Since he became prime minister five years ago, Koizumi has made an annual visit to Yasukuni, the Shinto war memorial in downtown Tokyo that memorializes the souls of 2.47 million Japanese war dead, including 14 Class A war criminals executed by the victorious Allied powers after World War II. Koizumi's visits are galling to China and South Korea (both occupied by Japan during the war), and as a result, relations between those powerful neighbors and Japan have deteriorated in recent years. But far from feeling pressured by the other countries' yearly bouts of indignation, Koizumi has embraced them, deftly transforming the "Yasukuni problem" into a patriotic litmus test. "Those who criticize the visits should... clearly state whether the visits themselves are not right," Koizumi said recently, "or whether the visits are not right because China and South Korea say they are not right."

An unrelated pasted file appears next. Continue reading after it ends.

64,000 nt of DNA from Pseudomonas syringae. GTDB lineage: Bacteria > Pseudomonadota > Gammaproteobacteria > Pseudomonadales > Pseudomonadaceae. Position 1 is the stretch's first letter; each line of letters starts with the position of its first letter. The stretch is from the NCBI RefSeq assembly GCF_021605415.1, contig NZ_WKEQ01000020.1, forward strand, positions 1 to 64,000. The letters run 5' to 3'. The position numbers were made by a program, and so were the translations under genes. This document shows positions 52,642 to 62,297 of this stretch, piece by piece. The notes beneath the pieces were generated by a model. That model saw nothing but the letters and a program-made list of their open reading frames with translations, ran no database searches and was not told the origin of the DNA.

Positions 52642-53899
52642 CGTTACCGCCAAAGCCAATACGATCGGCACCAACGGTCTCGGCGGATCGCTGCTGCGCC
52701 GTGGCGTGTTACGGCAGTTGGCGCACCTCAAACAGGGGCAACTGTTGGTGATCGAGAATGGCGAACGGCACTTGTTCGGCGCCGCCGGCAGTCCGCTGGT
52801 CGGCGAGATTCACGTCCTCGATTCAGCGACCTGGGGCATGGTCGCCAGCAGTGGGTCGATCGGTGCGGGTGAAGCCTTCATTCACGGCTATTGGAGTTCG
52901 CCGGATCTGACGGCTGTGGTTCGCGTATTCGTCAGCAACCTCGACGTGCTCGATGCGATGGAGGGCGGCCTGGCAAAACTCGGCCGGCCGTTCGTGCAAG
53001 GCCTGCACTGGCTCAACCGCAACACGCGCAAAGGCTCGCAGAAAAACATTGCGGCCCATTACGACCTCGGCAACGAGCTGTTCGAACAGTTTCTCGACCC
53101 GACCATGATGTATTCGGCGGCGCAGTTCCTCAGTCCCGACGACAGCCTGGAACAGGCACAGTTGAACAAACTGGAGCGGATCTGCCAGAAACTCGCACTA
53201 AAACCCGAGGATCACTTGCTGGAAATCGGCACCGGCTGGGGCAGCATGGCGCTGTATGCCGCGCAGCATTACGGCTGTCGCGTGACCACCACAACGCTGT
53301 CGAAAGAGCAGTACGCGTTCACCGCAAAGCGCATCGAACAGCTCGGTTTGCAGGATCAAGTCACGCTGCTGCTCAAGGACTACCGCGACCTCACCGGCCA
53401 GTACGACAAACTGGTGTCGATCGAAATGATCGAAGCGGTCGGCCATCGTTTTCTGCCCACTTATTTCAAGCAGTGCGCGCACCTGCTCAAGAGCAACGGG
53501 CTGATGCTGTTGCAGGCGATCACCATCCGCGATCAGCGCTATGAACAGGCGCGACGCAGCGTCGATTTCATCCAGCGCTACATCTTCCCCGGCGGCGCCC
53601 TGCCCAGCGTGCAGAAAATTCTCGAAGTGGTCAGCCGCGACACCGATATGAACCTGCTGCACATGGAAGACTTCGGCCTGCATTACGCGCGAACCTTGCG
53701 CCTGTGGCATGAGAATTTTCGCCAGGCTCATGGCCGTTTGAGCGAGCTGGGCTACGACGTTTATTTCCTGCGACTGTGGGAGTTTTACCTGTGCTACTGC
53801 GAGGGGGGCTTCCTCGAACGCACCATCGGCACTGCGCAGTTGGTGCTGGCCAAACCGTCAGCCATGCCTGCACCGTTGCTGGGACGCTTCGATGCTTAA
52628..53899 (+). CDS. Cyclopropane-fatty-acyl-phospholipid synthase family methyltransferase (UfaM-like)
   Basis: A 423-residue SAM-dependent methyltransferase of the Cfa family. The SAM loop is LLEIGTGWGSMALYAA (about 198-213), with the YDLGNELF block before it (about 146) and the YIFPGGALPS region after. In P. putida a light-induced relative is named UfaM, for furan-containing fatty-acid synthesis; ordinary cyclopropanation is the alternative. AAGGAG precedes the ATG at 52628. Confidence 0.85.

Now Koizumi and Abe's dovish rivals --are pushing back, very subtly. During a recent trip to Vietnam, Yamasaki deftly positioned himself as a Yasukuni opponent, saying: "Relations with Asian nations are at an impasse [because of Yasukuni]. This will be a very important issue in the next administration." Public opinion is divided; according to a Jan. 20 poll by the daily Mainichi Shimbun, 47 percent of those people surveyed oppose the visits, and an equal percentage favor them.